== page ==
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An Agent's Take on Donald/Rams Situation - Resetting the Non-QB Market

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  • An Agent's Take on Donald/Rams Situation - Resetting the Non-QB Market

    This snippet comes from a larger article (linked below) written by Joel Corry. He's a former sports agent who helped found Premier Sports & Entertainment, a sports management firm that represents professional athletes and coaches. Before his tenure at Premier, Joel worked for Management Plus Enterprises, which represented Shaquille O'Neal, Hakeem Olajuwon and Ronnie Lott.

    Resetting the non-QB market

    It's been a foregone conclusion that Rams interior defensive lineman Aaron Donald and Raiders edge rusher Khalil Mack, who are scheduled to make $6.892 million and $13.846 million respectively this year on their fifth-year options, would eventually become charter members of the $20 million-per-year non-quarterback club. Raiders general manager Reggie McKenzie's timetable for a Mack extension has been the 2018 offseason ever since locking up quarterback Derek Carr long-term last summer. Les Snead, McKenzie's counterpart with the Rams, has called a new deal for Donald a major priority.

    The Raiders and Rams having sticker shock is the likely impediment with deals for the 2014 first-round picks. A modest increase over the current non-quarterback standard, which is Broncos linebacker Von Miller at $19,083,333 per year and $70 million in overall guarantees, may not be enough to end the stalemates. The substantial growth in quarterback salaries over the last year with the non-quarterback market remaining stagnant is a stumbling block. It is my understanding that restoring the traditional financial relationship between the highest-paid quarterback and non-quarterback which has existed under the current CBA is an important consideration to the players' representatives. This would mean a contract averaging over $23 million per year with $85 million in guarantees where $65 million to $70 million is fully guaranteed at signing is needed in order to recreate the balance. Not surprisingly, there is reluctance to dramatically reset the non-quarterback market.

    Both Mack and Donald skipped last month's mandatory minicamp. Their absences, especially Donald's, extending into training camp should be expected unless new deals are signed. Donald had a lengthy holdout last year, which lasted until the end of the preseason.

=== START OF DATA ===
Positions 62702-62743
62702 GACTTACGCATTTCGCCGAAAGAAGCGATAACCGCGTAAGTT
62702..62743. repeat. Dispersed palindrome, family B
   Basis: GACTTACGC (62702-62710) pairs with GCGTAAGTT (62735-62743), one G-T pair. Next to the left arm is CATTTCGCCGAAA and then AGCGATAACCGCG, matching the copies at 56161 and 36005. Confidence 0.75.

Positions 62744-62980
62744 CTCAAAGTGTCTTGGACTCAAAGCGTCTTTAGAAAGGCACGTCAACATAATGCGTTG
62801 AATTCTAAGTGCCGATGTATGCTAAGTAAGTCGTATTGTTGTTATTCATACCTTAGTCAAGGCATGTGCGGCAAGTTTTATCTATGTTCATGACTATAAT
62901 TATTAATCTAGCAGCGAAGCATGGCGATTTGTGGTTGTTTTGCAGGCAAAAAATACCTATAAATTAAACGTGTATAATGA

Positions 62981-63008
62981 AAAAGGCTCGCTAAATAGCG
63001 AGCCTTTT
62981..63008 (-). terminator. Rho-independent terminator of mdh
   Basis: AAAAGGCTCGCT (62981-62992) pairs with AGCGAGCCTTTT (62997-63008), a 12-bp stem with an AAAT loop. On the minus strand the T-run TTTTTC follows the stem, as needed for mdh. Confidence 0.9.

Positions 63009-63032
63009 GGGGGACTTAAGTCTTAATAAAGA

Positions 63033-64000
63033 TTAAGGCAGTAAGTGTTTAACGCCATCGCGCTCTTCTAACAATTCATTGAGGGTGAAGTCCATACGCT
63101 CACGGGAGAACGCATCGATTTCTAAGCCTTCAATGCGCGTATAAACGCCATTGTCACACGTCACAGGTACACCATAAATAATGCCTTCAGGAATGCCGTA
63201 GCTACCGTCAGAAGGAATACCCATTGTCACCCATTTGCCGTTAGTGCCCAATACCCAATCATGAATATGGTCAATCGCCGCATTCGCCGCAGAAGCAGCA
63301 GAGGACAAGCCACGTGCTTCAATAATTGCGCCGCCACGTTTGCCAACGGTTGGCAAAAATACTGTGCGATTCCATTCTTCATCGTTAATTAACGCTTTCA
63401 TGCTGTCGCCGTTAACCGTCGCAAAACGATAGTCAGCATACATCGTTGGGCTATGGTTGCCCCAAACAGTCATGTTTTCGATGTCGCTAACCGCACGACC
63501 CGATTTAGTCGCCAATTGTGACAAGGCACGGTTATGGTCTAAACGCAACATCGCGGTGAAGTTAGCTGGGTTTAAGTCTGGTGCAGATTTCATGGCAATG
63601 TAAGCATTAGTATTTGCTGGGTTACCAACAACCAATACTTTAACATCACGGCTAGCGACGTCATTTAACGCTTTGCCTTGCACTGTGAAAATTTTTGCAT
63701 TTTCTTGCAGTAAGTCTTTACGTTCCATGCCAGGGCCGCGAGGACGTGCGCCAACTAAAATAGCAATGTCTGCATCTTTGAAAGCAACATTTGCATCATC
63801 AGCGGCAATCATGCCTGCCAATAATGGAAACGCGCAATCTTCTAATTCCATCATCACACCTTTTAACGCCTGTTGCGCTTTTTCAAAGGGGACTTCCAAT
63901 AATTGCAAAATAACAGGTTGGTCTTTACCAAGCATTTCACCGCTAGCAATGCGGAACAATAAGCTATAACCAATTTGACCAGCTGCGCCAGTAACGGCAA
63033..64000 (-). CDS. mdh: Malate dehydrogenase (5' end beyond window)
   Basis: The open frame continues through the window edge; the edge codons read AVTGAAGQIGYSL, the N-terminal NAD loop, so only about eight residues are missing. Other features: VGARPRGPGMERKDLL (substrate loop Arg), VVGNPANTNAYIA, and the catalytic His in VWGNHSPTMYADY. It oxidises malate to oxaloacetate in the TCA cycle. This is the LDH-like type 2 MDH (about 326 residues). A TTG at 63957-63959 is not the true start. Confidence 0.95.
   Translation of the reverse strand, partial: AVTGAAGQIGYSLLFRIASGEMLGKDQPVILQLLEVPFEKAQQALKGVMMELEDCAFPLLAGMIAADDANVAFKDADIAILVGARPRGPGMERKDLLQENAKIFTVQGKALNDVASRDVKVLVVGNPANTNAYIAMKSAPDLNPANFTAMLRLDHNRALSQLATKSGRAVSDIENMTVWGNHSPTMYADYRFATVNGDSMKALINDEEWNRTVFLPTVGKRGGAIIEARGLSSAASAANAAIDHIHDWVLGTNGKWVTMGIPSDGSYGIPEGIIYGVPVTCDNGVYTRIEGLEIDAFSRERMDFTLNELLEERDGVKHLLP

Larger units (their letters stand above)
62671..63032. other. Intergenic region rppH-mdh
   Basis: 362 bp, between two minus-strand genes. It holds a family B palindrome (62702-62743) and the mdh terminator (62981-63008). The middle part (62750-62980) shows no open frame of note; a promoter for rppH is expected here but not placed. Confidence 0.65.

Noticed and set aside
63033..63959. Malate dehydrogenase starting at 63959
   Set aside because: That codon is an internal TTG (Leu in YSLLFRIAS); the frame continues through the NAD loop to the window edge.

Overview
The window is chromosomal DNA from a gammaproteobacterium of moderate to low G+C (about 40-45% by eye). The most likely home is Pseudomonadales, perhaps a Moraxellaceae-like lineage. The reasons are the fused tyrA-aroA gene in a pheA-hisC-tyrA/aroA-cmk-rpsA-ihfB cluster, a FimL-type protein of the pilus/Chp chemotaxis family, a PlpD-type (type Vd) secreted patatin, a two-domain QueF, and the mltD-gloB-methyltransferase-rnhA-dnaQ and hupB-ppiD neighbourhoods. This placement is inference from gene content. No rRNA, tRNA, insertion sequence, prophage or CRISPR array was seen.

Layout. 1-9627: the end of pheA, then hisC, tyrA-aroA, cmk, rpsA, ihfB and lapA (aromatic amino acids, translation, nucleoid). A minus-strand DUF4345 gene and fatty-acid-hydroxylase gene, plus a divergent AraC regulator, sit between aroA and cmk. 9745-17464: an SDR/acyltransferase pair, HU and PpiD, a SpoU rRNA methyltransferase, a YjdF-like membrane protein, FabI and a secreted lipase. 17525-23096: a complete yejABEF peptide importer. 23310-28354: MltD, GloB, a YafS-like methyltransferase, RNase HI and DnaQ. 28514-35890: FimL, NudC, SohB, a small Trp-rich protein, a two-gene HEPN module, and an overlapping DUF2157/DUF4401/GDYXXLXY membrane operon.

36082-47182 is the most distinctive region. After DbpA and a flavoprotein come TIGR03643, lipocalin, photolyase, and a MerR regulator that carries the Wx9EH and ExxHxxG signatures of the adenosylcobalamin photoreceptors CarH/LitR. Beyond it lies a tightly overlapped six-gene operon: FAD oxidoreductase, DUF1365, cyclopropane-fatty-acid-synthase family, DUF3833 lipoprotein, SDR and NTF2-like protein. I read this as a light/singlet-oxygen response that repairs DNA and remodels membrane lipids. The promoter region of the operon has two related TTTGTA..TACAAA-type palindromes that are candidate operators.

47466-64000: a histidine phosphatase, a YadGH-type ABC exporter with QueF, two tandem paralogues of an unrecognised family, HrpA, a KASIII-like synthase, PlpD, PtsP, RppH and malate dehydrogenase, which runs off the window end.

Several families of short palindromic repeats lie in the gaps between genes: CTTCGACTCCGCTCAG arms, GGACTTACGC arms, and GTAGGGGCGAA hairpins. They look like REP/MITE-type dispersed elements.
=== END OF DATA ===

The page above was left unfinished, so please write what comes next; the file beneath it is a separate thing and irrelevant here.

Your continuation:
Full article on numerous contract situations can be found here...

    https://www.cbssports.com/nfl/news/a...ason-business/


  • #2
    As has been pointed out by others, contract management does not seem to be the FOís long suit presently. Everything points to the short-term rather than the long. Whether it be trades or free-agent acquisitions or franchise tags or seemingly confusing non-extensions, Iím not sure that the plan one sees isnít necessarily a myopic one.

    Iím starting to lean towards believing that nothing is going to get done and that AD eventually will be franchised and the Rams will try to milk him for a couple of more years while others are playing on the cheap. Nothing at the moment inspires me to believe the FO truly has a sustainable long term game plan. I suppose if you feel you can win the SB today, who cares about tomorrow. Gumming up this short-term thinking however would be if AD actual holds out into the regular season and through. I guess we will see what we will see.

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    • #3
      Originally posted by adarian_too View Post
      As has been pointed out by others, contract management does not seem to be the FOís long suit presently. Everything points to the short-term rather than the long. Whether it be trades or free-agent acquisitions or franchise tags or seemingly confusing non-extensions, Iím not sure that the plan one sees isnít necessarily a myopic one.

      Iím starting to lean towards believing that nothing is going to get done and that AD eventually will be franchised and the Rams will try to milk him for a couple of more years while others are playing on the cheap. Nothing at the moment inspires me to believe the FO truly has a sustainable long term game plan. I suppose if you feel you can win the SB today, who cares about tomorrow. Gumming up this short-term thinking however would be if AD actual holds out into the regular season and through. I guess we will see what we will see.
      Your arguments actually point to a conclusion different than the one you make. If anything, by not locking AD up to a huge mega contract, the FO is absolutely looking at the long term. They are in fact, trying not to overpay and thus mortgage the distant future by locking AD up to huge guarantees that will hamper their contract management years down the road. If they didn't care about the long term as you suggest, then they'd actually be much more willing to sign AD to the huge deal and move on.

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      • #4
        The absence of a contract for AD at this time does not provide proof that there is a lack of a sustainable long term plan.
        Sorry but AD is an undersized DT who's success hinges on his speed. Not signing him to the wealthiest contract for non-QBs may actually be a very smart plan. Anyone can spend money without a long term plan - look at the Redskins and the signing of Hanesworth.

        Edit: woops - sort of a repost from KoaKoi

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        • #5